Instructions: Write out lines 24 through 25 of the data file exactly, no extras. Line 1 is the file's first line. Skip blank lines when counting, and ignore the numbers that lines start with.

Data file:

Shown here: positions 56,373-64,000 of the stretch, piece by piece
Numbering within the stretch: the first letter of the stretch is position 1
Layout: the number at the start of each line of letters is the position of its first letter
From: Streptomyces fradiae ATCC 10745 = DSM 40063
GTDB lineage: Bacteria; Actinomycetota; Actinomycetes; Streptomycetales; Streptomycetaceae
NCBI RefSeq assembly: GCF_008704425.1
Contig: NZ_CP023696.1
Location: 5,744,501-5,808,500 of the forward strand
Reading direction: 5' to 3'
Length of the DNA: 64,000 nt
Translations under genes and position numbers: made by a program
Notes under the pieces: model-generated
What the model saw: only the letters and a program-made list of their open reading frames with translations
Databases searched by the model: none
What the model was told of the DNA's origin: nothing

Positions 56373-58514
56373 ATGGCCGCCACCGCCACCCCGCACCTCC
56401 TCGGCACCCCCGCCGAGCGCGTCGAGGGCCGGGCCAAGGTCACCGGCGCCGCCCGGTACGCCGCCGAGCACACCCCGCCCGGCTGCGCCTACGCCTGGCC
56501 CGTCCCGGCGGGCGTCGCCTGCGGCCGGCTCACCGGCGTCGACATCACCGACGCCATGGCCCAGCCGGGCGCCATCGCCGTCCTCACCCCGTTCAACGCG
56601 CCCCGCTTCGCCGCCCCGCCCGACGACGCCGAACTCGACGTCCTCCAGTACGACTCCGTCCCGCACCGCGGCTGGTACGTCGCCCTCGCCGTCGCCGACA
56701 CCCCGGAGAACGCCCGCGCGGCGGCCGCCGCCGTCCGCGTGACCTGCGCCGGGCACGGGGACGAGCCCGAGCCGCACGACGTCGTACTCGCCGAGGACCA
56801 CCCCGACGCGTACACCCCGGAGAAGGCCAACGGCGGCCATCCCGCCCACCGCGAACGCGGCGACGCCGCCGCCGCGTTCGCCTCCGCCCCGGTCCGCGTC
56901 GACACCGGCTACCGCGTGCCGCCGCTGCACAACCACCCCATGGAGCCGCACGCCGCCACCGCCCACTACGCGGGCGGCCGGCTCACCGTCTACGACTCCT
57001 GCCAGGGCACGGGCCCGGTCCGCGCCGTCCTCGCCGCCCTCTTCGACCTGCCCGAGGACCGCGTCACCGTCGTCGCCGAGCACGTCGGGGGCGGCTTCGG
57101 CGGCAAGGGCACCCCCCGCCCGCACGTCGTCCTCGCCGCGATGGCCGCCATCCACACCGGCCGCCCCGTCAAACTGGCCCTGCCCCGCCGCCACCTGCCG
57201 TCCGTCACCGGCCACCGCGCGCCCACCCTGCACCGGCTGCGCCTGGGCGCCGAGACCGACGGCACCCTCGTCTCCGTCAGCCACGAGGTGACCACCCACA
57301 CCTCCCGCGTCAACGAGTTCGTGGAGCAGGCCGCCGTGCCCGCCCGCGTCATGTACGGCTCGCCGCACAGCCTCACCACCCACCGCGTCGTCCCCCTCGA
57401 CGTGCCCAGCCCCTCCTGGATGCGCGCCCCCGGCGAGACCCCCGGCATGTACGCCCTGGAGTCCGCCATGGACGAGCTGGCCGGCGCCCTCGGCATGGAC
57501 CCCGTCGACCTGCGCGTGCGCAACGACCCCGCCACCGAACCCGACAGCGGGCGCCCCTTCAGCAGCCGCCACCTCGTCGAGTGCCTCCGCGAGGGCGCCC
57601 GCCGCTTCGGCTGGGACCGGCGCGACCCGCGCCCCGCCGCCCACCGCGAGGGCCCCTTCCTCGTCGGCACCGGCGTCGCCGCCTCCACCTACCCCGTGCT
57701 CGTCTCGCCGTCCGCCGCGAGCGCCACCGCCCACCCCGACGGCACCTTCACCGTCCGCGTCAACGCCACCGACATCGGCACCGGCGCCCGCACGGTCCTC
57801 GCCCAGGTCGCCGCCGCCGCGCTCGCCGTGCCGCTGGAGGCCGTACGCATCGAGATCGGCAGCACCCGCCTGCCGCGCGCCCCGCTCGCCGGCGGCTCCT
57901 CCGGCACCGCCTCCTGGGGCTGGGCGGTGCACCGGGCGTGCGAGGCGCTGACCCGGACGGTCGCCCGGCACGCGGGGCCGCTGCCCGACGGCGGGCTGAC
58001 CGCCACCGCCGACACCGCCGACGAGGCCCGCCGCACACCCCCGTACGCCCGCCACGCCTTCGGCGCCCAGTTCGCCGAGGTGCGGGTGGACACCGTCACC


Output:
57001 GCCAGGGCACGGGCCCGGTCCGCGCCGTCCTCGCCGCCCTCTTCGACCTGCCCGAGGACCGCGTCACCGTCGTCGCCGAGCACGTCGGGGGCGGCTTCGG
57101 CGGCAAGGGCACCCCCCGCCCGCACGTCGTCCTCGCCGCGATGGCCGCCATCCACACCGGCCGCCCCGTCAAACTGGCCCTGCCCCGCCGCCACCTGCCG